"And the Word became flesh . . ." (John 1:14). How can the Godhead be in the flesh? And why? For the Sixth Day of Christmas, here is Basil of Caesarea’s (330-379) answer:
God is on earth, God is among us, not now as lawgiver–there is no fire, no trumpet blast, no smoke-wreathed mountain, dense cloud, or storm to terrify, whoever hears him–but as one gently and kindly conversing in a human body with his fellow men and women. God is in the flesh. Now he is not acting intermittently as he did through the prophets. He is bringing back to himself the whole human race, which he has taken possession of and united to himself. By his flesh he has made the human race his own kin.
But how can glory come to all through only one? How can the Godhead be in the flesh? In the same way as fire can be in iron: not by moving from place to place but by the one imparting to the other its own properties. Fire does not speed toward iron, but without itself undergoing any change it causes the iron to share in its own natural attributes. The fire is not diminished and yet it completely fills whatever shares in its nature. So it is also with God the Word. He did not relinquish his own nature and yet he dwelt among us. He did not undergo any change and yet the Word became flesh. Earth received him from heaven, yet heaven as not deserted by him who holds the universe in being.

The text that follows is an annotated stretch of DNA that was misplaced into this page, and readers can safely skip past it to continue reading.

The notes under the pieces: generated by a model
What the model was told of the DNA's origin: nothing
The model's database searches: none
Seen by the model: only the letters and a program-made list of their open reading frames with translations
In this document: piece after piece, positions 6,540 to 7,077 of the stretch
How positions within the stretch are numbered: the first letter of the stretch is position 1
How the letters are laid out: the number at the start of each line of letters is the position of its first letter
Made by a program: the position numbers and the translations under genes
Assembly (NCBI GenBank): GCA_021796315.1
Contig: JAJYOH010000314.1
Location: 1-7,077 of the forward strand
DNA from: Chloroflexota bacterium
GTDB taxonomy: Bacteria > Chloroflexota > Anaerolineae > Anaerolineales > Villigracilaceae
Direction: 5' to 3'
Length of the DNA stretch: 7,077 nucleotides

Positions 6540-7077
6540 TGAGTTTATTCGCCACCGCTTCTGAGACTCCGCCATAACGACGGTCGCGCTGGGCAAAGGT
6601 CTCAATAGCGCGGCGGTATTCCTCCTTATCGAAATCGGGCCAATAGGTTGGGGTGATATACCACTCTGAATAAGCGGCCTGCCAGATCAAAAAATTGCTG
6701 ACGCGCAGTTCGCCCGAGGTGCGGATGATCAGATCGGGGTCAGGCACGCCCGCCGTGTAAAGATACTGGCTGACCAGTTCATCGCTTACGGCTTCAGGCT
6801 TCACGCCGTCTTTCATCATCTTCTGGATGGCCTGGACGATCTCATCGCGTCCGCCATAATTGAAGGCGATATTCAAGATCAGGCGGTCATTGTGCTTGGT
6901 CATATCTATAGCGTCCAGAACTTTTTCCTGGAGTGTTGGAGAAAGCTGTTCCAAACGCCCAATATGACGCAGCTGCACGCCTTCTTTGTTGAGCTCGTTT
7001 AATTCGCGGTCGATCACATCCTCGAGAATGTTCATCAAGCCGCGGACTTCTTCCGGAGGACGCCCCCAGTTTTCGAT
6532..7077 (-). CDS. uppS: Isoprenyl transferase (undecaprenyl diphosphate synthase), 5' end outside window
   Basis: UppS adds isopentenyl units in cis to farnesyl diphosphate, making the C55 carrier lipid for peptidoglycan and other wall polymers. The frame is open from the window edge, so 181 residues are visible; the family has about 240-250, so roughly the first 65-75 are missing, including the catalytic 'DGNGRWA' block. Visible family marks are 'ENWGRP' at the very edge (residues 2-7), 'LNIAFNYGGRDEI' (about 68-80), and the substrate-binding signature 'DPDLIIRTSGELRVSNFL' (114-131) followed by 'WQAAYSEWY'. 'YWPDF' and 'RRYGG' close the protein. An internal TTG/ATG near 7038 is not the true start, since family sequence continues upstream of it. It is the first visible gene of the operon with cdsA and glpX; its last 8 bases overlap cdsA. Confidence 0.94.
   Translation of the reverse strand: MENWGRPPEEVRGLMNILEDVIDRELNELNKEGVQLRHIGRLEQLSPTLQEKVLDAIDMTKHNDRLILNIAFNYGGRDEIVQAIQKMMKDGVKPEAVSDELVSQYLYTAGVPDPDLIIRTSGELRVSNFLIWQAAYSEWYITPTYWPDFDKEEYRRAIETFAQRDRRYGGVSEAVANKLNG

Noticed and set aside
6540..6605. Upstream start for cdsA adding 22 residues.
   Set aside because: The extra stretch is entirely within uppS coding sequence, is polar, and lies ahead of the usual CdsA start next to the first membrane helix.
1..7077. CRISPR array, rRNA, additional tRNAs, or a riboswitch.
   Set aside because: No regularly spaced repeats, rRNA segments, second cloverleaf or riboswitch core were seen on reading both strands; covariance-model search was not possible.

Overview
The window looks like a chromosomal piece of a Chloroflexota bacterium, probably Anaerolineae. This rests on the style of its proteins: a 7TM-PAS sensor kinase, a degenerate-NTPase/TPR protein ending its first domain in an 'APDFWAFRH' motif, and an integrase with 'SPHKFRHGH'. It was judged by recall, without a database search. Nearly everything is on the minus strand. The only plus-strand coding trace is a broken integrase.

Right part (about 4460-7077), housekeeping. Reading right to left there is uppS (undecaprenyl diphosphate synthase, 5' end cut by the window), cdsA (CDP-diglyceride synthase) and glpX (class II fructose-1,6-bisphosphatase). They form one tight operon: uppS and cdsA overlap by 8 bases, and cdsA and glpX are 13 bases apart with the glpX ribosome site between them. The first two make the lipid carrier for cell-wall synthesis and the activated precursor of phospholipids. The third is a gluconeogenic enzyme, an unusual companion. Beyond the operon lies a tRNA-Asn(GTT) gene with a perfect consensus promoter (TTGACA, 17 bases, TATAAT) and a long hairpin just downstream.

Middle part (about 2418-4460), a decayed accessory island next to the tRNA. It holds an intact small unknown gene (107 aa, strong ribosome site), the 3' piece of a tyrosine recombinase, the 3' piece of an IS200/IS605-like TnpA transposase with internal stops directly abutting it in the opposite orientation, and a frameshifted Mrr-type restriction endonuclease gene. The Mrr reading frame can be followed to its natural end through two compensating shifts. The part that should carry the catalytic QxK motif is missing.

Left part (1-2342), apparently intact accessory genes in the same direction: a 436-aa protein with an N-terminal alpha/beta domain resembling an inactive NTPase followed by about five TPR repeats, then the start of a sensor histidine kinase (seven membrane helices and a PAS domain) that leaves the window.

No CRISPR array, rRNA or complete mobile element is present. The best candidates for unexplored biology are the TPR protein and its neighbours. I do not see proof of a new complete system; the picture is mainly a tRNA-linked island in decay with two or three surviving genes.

Let us strive to comprehend the mystery. The reason God is in the flesh is to kill the death that lurks there. As diseases are cured by medicines assimilated by the body, and as darkness in a house is dispelled by the coming of light, so death, which held sway over human nature, is done away with the coming of God. And as ice formed on water covers its surface as long as night and darkness last but melts under the warmth of the sun, so death reigned until the coming of Christ; but when the grace of God our savior appeared and the Sun of Justice rose, death was swallowed up in victory, unable to bear the presence of true life. How great is God’s goodness, how deep his love for us.
– ‘Homily on Christ’s Ancestry’